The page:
The Kennel Club is introducing further changes to dog shows in 2012 to ensure that unhealthy dogs are not rewarded in the show ring. This includes introducing vet checks for each of the 15 high profile breeds so that Best of Breed awards are not given to any dogs that show signs of health problems.

The Kennel Club has asked the British Veterinary Association to nominate a vet to carry out the inspections on the high profile breeds at Crufts in 2012.

The Kennel Club Breed Watch programme continues, allowing breeders and judges to report back to the Kennel Club any changes which occur within breeds which may affect their health.

The new craze for fashionable ‘designer’ dogs, such as crossbreeds like Labradoodles and micropets, means that some breeders are cashing in on demand and breeding for looks at the expense of health.

The Kennel Club urges people to ensure that the parents of their new purebred or crossbreed puppy have had all of the health tests relevant to their breed or breeds, before they buy. Health test results for all Kennel Club registered dogs can be found online here.

Inherited Diseases

The Kennel Club Charitable Trust has invested £1.2 million into a five year project for research into a number of inherited diseases, at its Genetics Centre at the Animal Health Trust.

Where possible, DNA tests are being developed for each disease so that breeders can identify carriers of conditions and make responsible decisions to help ensure that future generations are not affected. Over the last three years, five different mutations associated with diseases in 21 different breeds have been identified.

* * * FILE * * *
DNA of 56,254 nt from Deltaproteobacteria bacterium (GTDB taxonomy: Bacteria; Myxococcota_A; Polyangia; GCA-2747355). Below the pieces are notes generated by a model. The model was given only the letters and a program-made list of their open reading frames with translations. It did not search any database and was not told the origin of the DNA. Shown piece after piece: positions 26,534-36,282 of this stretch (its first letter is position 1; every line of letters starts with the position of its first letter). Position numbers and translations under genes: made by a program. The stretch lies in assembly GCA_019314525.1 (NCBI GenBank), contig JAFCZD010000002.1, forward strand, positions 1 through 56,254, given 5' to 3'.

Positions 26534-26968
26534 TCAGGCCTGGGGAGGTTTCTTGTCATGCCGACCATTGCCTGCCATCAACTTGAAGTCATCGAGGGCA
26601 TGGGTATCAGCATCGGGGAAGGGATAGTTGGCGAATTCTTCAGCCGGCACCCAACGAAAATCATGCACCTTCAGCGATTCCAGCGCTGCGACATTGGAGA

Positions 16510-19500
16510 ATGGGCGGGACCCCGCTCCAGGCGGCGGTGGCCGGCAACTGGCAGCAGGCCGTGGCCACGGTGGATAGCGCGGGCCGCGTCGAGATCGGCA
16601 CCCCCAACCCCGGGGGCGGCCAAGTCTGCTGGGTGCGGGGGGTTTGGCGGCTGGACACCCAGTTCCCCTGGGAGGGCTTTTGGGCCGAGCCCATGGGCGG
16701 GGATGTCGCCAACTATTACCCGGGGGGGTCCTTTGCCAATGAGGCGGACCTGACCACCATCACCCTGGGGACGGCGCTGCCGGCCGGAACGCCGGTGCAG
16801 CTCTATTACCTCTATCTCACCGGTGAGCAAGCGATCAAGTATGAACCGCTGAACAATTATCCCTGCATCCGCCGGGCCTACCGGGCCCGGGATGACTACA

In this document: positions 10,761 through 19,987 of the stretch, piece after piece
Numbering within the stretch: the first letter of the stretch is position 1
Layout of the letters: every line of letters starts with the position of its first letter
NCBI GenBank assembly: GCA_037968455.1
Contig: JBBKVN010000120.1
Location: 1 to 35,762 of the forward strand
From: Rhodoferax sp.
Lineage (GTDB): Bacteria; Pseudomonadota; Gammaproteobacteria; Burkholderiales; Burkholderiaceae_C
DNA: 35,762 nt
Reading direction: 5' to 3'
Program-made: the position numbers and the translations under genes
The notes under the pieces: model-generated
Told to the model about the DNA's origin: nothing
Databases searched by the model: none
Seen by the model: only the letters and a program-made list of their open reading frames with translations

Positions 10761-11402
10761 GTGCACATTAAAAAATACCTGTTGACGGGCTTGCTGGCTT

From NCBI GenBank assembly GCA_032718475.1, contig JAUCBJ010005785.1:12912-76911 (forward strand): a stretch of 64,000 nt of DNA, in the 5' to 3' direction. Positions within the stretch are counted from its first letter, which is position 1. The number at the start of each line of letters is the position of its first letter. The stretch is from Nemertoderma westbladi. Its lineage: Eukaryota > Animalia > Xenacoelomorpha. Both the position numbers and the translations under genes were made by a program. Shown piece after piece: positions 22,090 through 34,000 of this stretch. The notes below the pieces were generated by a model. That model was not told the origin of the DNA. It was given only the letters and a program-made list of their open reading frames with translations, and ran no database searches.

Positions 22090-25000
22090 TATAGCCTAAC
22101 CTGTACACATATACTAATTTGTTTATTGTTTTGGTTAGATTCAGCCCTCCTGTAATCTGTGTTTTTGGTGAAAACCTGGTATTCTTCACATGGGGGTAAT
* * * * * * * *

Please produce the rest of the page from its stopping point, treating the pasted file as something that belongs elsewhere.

This has resulted in the development of five DNA tests and more than 14,000 dogs being tested. Work currently being undertaken involves idiopathic epilepsy in Border Collies and hereditary cataract and progressive retinal atrophy in many breeds, including Siberian Huskies, Miniature Schnauzers and Tibetan Spaniels.

Mate Select, the Kennel Club’s new program that helps breeders to assess the impact that their proposed mating will have on genetic diversity within different breeds, will be extended.

Currently, breeders can undertake a virtual mating online so that they can see if that mating will have a detrimental impact on genetic diversity, and increase the risk of inherited diseases.

The Kennel Club is working with the Animal Health Trust to include Estimated Breeding Values into the system and optimum contribution ratings, which give information about how many times a sire has been used at stud and whether it is advisable to use him again. It is hoped that these will be demonstrated at Crufts in 2012, with EBVs launching later in 2012, and optimum contributions following in 2013.

The Kennel Club Cancer Centre at the Animal Health Trust should open its doors in summer 2012. The facility will be a leading centre for caring for dogs with cancer and researching the disease, looking particularly at genetic causes.

Cancer is the most common cause of death in dogs and The Kennel Club Cancer Centre at the AHT will bring together the study of cancers, their causes, and hopefully aid earlier diagnosis, treatment, and the prevention of some forms of the disease.

Share this: